- We explained our projects to the group, barely but necessarily speaking about a method to develop it.
- After they designed their project, they were asked to press ENTER at my laptop, who was running a simple BASH script picking a random country. So, that previously developed project had to be designed at an specific country.
- Discussion was built around the specifics of developing in that country and what kind of non-colonial, intersectional approach should we have to build that community-based and not developer / paternalistic based.
: it is amazing how many “global south” countries were at the list. We were 8 at the room and only two projects developed in countries from Mercosur, or European Union or any huge economic adscription. Therefore, this let us get through the Deepening face seemlessly.
Deepening: Current methodologies
- We really covered this point at the previous discussion. The outcome was: we don't really have to talk about previous methodologies; being agile or whatever was all about understanding an building the project.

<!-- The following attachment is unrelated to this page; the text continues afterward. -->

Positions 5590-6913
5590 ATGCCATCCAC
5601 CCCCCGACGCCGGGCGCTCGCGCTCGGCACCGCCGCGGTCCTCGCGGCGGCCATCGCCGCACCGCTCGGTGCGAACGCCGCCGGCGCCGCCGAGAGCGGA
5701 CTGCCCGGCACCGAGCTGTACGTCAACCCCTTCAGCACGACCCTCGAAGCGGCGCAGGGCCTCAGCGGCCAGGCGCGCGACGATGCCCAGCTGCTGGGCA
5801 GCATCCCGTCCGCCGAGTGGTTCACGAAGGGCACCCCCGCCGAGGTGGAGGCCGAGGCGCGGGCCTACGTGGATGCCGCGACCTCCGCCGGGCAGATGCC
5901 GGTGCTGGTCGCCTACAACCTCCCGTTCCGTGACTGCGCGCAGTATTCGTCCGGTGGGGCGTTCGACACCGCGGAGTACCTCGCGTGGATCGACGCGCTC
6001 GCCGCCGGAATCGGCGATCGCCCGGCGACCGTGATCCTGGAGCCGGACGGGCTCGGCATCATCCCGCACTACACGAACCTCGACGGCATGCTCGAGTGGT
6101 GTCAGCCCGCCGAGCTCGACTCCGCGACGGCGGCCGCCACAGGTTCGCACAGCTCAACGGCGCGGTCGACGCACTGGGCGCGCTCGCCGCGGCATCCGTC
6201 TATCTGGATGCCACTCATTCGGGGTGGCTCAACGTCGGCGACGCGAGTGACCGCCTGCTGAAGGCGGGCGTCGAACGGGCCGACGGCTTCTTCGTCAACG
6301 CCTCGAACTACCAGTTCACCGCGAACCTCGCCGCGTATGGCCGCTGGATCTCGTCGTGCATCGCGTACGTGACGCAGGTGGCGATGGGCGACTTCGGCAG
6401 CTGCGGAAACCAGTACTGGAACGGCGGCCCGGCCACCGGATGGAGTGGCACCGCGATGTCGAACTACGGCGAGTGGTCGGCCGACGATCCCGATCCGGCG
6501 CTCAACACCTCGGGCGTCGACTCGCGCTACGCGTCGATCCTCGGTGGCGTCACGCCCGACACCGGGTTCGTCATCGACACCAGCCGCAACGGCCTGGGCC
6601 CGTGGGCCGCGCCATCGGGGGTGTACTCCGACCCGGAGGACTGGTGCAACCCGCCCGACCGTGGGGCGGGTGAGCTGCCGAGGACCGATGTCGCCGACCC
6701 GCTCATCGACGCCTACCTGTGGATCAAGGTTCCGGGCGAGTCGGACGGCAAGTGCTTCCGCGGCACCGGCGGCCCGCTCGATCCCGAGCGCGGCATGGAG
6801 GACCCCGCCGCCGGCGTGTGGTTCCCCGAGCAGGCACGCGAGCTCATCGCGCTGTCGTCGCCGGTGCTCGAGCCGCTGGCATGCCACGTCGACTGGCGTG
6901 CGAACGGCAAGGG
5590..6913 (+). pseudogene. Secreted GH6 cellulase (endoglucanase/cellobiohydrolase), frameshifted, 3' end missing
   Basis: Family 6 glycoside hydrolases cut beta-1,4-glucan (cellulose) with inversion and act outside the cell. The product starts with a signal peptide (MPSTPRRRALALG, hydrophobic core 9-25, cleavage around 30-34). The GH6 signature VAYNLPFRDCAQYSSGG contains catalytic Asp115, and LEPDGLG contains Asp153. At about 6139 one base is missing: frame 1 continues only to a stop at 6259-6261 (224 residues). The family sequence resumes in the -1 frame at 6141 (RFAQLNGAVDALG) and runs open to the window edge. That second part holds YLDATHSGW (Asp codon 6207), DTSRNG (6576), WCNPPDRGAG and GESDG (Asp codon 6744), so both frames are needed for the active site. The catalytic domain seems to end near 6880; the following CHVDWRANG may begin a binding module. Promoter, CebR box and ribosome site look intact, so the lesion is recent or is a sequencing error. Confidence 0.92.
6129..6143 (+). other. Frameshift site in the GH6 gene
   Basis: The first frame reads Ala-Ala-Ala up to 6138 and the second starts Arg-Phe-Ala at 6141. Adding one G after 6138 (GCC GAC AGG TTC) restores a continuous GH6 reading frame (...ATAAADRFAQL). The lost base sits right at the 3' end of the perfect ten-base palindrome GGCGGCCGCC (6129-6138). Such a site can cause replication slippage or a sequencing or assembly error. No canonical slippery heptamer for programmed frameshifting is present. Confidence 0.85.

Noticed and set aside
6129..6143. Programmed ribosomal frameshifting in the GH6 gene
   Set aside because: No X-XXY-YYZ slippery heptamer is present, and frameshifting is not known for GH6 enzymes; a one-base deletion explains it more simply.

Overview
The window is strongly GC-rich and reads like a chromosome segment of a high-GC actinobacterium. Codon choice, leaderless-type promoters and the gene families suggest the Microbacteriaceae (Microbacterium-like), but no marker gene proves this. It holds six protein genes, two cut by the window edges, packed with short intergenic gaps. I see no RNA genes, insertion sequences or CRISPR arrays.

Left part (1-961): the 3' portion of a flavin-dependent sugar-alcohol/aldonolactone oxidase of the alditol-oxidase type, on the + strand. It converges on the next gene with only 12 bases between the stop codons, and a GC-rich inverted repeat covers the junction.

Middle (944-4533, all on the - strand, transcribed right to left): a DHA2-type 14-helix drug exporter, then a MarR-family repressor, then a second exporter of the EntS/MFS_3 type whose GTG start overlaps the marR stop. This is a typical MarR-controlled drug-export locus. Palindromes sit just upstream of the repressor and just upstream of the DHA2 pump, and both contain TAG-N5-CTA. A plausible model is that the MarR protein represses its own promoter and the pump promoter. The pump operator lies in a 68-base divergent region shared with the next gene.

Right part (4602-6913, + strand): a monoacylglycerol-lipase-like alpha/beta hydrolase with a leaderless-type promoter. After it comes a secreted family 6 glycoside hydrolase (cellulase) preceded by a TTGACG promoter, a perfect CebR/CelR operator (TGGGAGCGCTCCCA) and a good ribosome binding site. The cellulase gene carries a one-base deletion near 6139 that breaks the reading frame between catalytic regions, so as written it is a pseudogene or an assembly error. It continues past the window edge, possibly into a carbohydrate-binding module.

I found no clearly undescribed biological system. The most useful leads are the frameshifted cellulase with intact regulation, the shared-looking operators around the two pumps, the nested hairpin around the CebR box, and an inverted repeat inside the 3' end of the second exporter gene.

- I only brought the concepts of:
- Current webdev methodologies: based on models of transformation
- Most probably in 3-stages:
1. GET client's needs or whatevers
2. DEV client's needs of whatevers
3. GET client's feedback
4. GOTO 1 (Remember to KILLSIGN / QUIT everything when you feel we can't go on)
Activity: The world upside down
- Providing we did have to begin late (11am session was hard), we did a wider talk rather than an specific activity on this:
- If common 3-staged methodology was not efficient, what would a community based methodology?
- I proposed the world-upside-down strategy: let us put that 1, 2, 3 in reverse order.
- Probably renaming it:
1. IMMERSE into the community to DEVELOP the concept
2. GET opinions and suggestions as feedback
3. CREATE code
4. GOTO 3, community is developing, no further feedback needed. (Still KILLSIGN / QUIT until resources last, or when goal is achieved. Bugtracking was done during the process.)
- Use _Participative observation_ anthropological techniques rather than client's needs.
- Do accompainment not mantainace.
Conclusion: ending quote and comments
> "To build community requires vigilant awareness of the work we must continually do to undermine all the socialization that leads us to behave in ways that perpetuate domination."
> -- Bell Hooks
> -- _A pedagogy of hope_ (USA, 2013)
Building a movement towards better community-based webdev